New Advice - a wishlist for Java

Categories: Java

For all its flaws, I would still recommend Java for any large-scale software development. Static typing, reasonably readable syntax, good libraries, no memory overflows, decent stack-traces when things go wrong. Portable as a bonus.

With Java 8, I’m looking forward to finally having some form of closures. But two things are particularly on my wishlist for improvements which are not on any plan I’ve seen: an interceptable new operator, and decent AOP advice support

The New Operator

I hate the “new” operator. Deeply. Just today I wanted to make a minor customisation to a large library. The class that needed to be modified, however, is directly instantiated (ie via ‘new’) by another - which is instantiated by another, which is instantiated by another. So this supposedly wonderful Object Oriented feature - oh, to customise a class, just subclass it - means actually creating custom subclasses of 5 classes. And the “new” operator is often being used in the middle of large methods - so the entire method needs to be copy-and-pasted into the subclass. And then I see that the top-level class is for some @#$% reason - final!

How about changing the “new” operator to simply be equivalent to System.getObjectFactory().newInstance(Constructor c, Object[] args)?

The default implementation is then to just call the constructor passing the args. But applications can optionally do this:

public class MyObjectFactory extends ObjectFactory {
  Object newInstance(Constructor c, Object[] args) {
    if (c.getDeclaringClass() == example.Problem.class) {
      return new ProblemSolved(args);
    } else {
      return super.newInstance(clazz, c, args);

System.setObjectFactory(new MyObjectFactory());

Yeah, the example above isn’t 100% right (maybe should be per-classloader rather than global, etc). However the principal seems possible, right?

Or maybe just have the ability to override per-class:

System.addObjectFactory(Problem.class, new ObjectFactory() {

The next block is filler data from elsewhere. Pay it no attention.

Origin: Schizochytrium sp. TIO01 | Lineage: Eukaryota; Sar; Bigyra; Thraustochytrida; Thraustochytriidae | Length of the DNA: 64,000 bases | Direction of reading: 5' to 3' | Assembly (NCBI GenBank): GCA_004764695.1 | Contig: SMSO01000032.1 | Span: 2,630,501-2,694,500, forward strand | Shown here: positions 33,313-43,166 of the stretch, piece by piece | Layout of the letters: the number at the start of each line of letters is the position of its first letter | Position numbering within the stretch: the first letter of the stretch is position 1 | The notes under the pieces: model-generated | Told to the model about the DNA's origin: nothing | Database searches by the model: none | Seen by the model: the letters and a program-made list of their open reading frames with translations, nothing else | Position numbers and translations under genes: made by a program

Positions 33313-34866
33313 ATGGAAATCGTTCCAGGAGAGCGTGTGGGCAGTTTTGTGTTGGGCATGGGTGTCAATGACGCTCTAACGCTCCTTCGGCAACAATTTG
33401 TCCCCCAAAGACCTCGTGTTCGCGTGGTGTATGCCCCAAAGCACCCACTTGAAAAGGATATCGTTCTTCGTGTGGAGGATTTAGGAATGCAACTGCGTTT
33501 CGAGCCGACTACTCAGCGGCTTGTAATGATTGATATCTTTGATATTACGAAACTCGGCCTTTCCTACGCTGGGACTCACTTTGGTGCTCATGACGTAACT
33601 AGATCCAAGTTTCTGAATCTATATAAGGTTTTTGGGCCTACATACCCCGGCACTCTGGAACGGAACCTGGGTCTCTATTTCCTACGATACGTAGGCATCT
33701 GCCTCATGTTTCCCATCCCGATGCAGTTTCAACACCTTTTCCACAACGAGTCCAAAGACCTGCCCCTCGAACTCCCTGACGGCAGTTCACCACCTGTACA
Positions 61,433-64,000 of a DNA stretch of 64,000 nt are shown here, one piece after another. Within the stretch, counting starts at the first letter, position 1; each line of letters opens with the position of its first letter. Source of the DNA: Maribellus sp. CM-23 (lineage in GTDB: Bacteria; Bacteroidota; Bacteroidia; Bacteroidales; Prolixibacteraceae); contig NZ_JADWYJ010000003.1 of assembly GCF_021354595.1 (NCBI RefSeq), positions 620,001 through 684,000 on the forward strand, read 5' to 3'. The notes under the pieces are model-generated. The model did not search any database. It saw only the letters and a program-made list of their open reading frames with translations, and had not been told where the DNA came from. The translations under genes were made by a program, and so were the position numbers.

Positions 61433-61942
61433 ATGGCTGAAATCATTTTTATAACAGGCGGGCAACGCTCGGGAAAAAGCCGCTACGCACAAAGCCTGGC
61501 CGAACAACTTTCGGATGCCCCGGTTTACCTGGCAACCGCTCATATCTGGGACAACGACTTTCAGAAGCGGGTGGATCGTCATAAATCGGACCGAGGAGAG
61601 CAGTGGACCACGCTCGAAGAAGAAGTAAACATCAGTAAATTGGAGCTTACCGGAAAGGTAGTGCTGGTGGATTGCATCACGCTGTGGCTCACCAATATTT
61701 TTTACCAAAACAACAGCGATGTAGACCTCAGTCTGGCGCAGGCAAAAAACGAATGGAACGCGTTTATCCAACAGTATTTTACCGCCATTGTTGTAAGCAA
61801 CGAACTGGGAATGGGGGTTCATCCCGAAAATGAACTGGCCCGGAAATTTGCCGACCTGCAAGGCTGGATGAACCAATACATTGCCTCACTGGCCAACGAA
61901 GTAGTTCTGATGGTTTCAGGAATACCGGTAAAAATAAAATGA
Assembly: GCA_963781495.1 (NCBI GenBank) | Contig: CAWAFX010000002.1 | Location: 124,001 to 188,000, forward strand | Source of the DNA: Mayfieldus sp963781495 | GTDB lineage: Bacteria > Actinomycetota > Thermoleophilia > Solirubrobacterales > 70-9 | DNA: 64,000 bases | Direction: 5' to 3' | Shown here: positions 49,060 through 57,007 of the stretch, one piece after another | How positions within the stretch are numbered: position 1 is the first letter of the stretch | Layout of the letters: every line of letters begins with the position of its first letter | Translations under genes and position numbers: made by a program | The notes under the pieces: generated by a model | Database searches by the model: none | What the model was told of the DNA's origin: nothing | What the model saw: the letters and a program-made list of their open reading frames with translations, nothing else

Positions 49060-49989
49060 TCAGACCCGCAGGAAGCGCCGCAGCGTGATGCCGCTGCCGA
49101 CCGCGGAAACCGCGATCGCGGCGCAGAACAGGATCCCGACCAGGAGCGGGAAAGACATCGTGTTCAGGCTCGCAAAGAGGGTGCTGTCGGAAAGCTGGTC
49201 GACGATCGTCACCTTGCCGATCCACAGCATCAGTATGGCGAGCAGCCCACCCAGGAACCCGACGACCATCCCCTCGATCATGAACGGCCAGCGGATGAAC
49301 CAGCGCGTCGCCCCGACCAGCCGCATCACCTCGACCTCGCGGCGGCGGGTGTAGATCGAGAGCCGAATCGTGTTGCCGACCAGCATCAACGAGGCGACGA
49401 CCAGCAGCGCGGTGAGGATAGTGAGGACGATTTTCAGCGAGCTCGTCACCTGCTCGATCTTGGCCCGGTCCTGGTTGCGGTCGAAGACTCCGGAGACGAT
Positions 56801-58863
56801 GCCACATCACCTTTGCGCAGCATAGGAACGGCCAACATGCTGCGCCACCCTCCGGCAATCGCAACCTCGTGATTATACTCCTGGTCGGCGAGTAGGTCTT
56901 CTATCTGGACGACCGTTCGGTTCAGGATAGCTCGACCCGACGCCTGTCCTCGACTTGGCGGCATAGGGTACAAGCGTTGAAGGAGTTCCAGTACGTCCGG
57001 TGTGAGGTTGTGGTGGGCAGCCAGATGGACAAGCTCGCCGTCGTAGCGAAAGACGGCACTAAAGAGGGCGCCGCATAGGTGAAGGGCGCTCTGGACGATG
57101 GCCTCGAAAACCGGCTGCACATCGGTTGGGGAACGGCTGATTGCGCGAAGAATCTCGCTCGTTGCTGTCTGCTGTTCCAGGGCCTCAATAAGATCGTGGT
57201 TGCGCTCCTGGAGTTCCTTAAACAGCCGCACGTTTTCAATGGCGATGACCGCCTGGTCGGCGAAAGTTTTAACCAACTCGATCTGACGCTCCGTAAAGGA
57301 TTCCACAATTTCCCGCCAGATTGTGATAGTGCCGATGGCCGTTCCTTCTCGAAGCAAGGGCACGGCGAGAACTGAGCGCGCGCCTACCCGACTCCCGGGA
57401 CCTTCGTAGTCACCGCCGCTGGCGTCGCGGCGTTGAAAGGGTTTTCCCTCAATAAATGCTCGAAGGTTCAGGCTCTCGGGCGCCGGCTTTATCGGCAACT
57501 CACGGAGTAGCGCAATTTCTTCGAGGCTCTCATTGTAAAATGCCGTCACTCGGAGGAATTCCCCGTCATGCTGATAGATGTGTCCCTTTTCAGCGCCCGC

Problem newInstance(Constructor c, Object[] args) {
    return new ProblemSolved(args);

Hmm .. that approach starts to look a bit like Guice. Or like powermock’s MockConstructor feature but for regular runtime use. Aspectj also appears to support pointcuts on the new operator so technically it seems possible.

Better Advice

Enhancing an existing class without subclassing it is often done via a Proxy. However proxy classes suck - seeing stacktraces of Spring-based applications can make the strongest stomach quiver. Bad debugger support, poor performance, ugly code, and worst of all is that the “this” pointer refers to an unproxied instance. Bytecode weaving produces a better result, but (a) isn’t always permitted, and (b) doesn’t work well with debuggers. Is it too much to ask for java classes to natively support before/after/around hooks allowing code (an advice) to be attached to methods (at class load or later) in an elegant way? CLOS has it, Perl/Ruby/Javascript all support it. Debuggers should be able to see exactly which methods have been hooked into each class, and properly step into them. Hmm .. and if it supported static methods too, then that might be another way to intercept the “new” operator..

Yes, Aspectj can add AOP advices around arbitrary methods, but it isn’t well integrated into the standard class model. No java.lang.reflection api to see them at runtime, static code analysis tools can’t see them before runtime. Sigh.

Can Father Christmas or his elves write code? A new version of Java with something like the above would be a very welcome present.

Or maybe the Kotlin project can deliver?